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dimite corona, aurea qui nitidis vellera tingis aquis." Conf. Verg. Ecl. iv. 42.

41. sed et, moreover too.

egregius fons, i.e. the Baetis, now the Guadalquivir.

43. lances Parthenio factas. This seems to be in apposition to argentum, and if so the dishes were of silver, and Parthenius (notice the dative of the agent, like "formidatus Othoni") may have been an embosser in silver like Mentor, on whom see Sat. viii. 104. Others say that Parthenia was an old name for Samos, and so that Parthenio refers to Theodorus of Samos, mentioned by Herodotus, i. 51, as having made a huge silver crater for Croesus. Friedländer thinks Parthenio is "for Parthenius," the well-known chamberlain and freedman of Domitian.

cratera, a mixing bowl.


capacem, holding an urna. The urna contained half an amphora, and was equivalent to 4 congii. note on Sat. vii. 236.


45. sitiente Pholo, a centaur who took part in the battle with the Lapithae. Conf. Verg. Georg. ii. 455.

coniuge Fusci-some woman no doubt notorious for her drunkenness, as Hispulla was for her corpulence, and Procula for her diminutive size.

46. bascaudas, also of silver. The word is British (basket). Conf. Mart. xiv. 99, "barbara de pictis veni bascauda Britannis.' caelati. See note on Sat. i. 76.

callidus emptor Olynthi-Philip of Macedon, who took Olynthus in Chalcidice in 348 B.C. by bribing Euthycrates and Lasthenes, two of its citizens. Conf. Cic. Ep. ad Att. i. 16, § 12, “Philippus omnia castella expugnari posse dicebat in quae modo asellus onustus auro posset ascendere." See also Hor. Od. iii. 16, 13. Pliny says that Philip used to sleep with a golden goblet under his pillow.

48. qua mundi parte, quis-double interrogation, which is frequent in Greek, but not so common in Latin.

50. patrimonia here, of course, does not mean an inherited property, though it would become so in the second generation. patrimonia faciunt. Conf. Sat. xiv. 326.

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54. reccidit. Perhaps a better reading than decidit. The double c or the long re, if only one c is read, is due to the old reduplication rececidit. Conf. rettuli for retetuli. Trans. "he came to such a pass.'

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ac se explicat angustum, "and so remedies his want of


Conf. " me amicum," my friendship. The concrete put for the abstract. Or, "extricates himself, cramped as he is for space. Mr. Macleane reads hac re, making angustum substantival.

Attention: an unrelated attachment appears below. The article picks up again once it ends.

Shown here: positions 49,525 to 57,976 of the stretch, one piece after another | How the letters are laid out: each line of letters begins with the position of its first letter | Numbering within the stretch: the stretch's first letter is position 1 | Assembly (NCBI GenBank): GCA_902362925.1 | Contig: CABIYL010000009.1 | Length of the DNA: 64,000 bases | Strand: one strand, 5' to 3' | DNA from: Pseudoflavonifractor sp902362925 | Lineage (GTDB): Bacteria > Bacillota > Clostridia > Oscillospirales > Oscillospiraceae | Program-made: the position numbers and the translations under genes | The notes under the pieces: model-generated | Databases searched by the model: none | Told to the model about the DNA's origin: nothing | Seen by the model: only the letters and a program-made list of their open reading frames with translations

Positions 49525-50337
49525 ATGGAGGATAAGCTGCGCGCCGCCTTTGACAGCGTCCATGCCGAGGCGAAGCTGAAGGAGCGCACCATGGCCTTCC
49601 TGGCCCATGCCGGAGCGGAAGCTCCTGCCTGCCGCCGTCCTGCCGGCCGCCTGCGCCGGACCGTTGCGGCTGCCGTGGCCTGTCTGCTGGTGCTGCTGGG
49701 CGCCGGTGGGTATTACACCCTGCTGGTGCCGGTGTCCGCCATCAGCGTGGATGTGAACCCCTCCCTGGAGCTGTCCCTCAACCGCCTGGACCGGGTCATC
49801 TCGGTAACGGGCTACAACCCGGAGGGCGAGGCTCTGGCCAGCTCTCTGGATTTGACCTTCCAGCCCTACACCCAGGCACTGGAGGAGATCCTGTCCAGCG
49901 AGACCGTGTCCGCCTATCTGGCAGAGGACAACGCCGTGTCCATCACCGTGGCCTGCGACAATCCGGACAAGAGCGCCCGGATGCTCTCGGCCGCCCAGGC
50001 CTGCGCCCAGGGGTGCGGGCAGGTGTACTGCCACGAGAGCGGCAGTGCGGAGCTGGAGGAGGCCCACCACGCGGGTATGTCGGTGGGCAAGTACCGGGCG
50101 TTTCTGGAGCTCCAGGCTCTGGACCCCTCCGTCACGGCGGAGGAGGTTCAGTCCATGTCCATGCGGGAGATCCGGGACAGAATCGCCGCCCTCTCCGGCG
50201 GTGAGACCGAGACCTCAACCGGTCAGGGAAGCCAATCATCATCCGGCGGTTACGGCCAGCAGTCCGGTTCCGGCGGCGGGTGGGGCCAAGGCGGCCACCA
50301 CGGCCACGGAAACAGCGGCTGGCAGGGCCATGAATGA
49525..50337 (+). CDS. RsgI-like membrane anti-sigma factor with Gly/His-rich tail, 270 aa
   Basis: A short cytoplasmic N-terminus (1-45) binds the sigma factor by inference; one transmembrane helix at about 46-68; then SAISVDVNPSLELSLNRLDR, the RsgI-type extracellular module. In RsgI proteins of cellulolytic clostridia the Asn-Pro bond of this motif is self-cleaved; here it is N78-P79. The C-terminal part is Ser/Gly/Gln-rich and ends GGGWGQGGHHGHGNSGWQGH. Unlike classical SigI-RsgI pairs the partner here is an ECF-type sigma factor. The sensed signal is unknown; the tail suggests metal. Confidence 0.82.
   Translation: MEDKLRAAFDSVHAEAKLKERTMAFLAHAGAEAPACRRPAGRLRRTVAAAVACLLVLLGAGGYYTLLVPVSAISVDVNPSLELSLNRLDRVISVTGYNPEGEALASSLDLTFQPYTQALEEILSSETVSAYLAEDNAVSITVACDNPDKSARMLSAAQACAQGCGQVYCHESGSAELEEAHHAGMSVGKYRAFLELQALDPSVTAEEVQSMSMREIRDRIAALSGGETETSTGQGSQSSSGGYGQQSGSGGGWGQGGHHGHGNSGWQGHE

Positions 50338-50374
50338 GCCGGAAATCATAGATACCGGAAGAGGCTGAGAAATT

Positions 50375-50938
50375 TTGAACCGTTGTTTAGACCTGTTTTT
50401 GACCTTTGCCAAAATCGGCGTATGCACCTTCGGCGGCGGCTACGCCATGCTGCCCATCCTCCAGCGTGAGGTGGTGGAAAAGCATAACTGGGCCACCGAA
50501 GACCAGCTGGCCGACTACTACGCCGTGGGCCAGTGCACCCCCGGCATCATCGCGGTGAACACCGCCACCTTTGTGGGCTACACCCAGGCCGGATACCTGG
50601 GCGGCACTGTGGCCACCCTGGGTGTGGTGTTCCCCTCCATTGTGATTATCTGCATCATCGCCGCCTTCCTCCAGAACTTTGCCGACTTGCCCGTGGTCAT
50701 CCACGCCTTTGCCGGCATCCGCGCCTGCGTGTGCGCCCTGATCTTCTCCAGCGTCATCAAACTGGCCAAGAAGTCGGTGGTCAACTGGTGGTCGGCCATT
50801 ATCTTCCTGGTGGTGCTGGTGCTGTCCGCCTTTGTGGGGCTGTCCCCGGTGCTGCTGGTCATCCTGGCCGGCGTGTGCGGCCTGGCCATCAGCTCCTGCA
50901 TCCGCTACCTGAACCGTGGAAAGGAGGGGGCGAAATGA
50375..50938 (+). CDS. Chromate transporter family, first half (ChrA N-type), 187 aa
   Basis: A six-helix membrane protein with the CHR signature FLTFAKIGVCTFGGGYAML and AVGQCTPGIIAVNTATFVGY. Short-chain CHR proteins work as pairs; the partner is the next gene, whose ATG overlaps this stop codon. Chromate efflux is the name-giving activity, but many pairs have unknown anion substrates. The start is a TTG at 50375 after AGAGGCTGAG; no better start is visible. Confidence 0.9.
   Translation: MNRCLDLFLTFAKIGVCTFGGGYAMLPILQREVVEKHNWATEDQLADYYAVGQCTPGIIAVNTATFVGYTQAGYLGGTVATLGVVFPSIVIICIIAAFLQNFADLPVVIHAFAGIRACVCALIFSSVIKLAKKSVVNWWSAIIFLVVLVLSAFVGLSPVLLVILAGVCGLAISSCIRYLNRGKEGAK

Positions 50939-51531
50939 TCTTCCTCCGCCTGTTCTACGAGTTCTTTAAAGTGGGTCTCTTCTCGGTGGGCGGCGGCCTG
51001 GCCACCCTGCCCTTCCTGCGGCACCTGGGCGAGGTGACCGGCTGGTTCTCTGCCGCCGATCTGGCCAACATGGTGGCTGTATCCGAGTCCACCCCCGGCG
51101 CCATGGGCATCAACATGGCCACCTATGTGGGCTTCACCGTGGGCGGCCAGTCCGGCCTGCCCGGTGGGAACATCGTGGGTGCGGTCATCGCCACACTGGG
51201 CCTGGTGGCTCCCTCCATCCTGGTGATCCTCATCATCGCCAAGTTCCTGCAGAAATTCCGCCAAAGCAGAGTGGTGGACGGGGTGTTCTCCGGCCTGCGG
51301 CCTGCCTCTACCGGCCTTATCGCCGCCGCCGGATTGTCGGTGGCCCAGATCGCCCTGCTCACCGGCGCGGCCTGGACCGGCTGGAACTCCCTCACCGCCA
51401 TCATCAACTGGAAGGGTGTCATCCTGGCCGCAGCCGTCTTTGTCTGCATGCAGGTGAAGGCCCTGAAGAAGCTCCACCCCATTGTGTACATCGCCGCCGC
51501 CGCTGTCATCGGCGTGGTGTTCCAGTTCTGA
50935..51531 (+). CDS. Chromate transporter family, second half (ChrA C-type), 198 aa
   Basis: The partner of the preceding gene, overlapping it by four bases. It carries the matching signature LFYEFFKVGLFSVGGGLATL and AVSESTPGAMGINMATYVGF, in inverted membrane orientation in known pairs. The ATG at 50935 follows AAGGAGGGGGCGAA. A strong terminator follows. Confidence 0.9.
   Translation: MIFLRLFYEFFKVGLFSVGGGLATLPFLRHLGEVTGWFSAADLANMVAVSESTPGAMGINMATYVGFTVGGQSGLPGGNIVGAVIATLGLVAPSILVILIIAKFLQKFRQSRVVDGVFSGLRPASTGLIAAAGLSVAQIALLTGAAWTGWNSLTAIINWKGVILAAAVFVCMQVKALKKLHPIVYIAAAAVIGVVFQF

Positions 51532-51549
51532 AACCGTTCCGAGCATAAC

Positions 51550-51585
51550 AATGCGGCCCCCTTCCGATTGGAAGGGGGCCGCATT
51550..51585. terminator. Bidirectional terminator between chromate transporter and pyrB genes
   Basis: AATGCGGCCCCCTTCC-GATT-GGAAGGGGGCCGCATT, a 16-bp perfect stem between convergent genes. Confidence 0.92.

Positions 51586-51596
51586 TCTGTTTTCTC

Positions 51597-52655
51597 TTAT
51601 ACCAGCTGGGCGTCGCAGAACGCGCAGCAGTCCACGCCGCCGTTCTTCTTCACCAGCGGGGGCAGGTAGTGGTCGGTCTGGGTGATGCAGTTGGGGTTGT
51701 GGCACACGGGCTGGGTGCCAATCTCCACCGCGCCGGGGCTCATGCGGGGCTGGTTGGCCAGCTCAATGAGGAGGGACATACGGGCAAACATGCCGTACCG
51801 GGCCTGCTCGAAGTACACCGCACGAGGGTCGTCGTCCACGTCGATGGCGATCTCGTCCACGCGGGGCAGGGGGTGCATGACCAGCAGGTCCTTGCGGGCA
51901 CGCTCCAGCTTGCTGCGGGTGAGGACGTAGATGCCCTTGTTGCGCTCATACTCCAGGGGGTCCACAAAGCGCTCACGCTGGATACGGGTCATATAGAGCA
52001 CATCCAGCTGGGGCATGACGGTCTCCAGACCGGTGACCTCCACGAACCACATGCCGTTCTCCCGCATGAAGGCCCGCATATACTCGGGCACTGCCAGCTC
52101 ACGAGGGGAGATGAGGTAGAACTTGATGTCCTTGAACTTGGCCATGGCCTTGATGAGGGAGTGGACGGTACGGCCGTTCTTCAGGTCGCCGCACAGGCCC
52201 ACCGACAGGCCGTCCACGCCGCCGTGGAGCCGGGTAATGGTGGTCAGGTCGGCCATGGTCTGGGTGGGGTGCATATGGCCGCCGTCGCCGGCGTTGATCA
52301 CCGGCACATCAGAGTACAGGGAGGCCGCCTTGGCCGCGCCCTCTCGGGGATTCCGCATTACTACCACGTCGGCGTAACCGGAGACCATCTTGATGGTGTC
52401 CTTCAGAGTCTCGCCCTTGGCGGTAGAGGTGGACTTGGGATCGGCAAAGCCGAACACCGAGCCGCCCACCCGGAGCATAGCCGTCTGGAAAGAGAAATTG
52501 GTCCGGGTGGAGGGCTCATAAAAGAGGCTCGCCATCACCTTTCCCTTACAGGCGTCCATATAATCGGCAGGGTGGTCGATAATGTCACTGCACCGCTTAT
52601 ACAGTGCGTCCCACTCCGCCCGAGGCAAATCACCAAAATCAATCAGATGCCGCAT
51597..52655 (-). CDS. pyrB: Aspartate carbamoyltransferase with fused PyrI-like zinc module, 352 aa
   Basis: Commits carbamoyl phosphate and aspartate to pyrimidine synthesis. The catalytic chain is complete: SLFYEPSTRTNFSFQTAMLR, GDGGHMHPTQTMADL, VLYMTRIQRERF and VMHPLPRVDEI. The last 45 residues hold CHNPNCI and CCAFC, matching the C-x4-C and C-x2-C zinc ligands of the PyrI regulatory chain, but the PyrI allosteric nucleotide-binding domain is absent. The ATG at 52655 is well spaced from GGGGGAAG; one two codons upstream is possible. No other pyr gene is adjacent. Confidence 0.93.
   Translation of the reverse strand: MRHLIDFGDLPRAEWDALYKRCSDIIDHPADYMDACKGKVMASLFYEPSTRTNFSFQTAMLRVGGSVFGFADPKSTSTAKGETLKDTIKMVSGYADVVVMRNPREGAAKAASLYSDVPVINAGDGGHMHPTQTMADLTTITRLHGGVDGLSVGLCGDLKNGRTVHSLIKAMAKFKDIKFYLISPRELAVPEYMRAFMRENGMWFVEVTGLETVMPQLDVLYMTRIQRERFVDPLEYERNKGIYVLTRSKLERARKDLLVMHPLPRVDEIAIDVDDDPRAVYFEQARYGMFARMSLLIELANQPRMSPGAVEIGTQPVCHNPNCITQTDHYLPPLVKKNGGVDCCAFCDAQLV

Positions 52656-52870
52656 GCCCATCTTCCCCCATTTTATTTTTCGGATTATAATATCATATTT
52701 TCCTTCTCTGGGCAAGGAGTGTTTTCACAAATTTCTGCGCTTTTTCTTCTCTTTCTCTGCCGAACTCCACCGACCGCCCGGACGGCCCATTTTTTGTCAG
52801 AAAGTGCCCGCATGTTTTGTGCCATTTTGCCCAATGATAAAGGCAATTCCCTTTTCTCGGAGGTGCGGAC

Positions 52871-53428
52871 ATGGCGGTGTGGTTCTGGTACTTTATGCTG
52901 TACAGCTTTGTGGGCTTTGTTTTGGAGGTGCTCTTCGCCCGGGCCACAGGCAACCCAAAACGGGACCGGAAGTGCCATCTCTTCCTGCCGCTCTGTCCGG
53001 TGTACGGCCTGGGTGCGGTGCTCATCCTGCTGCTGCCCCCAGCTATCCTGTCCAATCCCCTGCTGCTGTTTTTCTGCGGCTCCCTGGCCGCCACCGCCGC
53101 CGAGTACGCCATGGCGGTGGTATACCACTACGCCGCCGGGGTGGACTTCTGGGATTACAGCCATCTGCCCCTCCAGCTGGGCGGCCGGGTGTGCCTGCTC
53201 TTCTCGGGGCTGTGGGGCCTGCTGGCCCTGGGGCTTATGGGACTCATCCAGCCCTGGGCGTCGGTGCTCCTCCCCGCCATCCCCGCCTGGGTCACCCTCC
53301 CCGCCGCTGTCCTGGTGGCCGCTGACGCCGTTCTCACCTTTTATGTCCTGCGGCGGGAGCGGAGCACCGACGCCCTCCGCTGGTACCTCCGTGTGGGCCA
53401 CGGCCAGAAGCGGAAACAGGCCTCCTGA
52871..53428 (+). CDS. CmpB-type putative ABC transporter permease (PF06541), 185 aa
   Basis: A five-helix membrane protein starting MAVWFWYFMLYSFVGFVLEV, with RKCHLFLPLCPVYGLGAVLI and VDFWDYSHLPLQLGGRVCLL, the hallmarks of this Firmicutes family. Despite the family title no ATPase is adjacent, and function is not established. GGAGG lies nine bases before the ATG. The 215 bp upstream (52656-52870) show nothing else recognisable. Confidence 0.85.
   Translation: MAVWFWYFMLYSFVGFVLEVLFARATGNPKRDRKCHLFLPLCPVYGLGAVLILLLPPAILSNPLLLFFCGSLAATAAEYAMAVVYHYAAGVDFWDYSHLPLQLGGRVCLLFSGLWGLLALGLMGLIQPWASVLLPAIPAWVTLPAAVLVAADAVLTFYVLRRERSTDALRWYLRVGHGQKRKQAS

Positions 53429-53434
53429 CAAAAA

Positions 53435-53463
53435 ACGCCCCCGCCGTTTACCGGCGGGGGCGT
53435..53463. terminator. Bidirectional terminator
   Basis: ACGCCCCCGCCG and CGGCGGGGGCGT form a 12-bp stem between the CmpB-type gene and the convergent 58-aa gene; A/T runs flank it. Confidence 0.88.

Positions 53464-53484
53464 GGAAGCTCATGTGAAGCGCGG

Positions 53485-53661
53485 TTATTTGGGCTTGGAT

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55. discriminis ultima, the danger is at its height whenultima is neut. plur., like Sat. xv. 96, "bellorumque ultima," and perhaps iv. 18, "votorum summa.

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57. I nunc. See note on Sat. x. 310. ligno. Conf. supra,

dolato rough-hewn plank.

"arboris incertae," a

58. digitis. The digitus was nearly but not quite an inch.

59. taeda, properly a torch made of pine wood; here used for the pine itself. Conversely pinus is used in Verg. Aen.

ix. 72, for a torch.

60. reticulis et pane-hendiadys for reticulis panis. Conf. Hor. Sat. i. 1, 47, reticulum panis.'

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ventre lagonae, a big-bellied wine jar. See note on Sat. iv. 30. amphora, lagona, and cadus are synonymous as far as size goes, though the shape was different.

venter," Sat. iv. 107.

Conf. "Montani

62. iacuit planum. The adjective is proleptic.

tempora postquam, etc., "after the weather of the tra veller has become prosperous and his fate stronger than wind and sea. With postquam understand facta sunt, as est is to be supplied with dum in Sat. iii. 26.

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64. Parcae. See note on Sat. iii. 27.

65. staminis albi lanificae. The Fates were favourable when they span with white threads; black threads were signs of disaster or death. Conf. Mart. vi. 58, "Si mihi lanificae ducunt non pulla sorores stamina"; and Sat. x. 252, "nimio de stamine."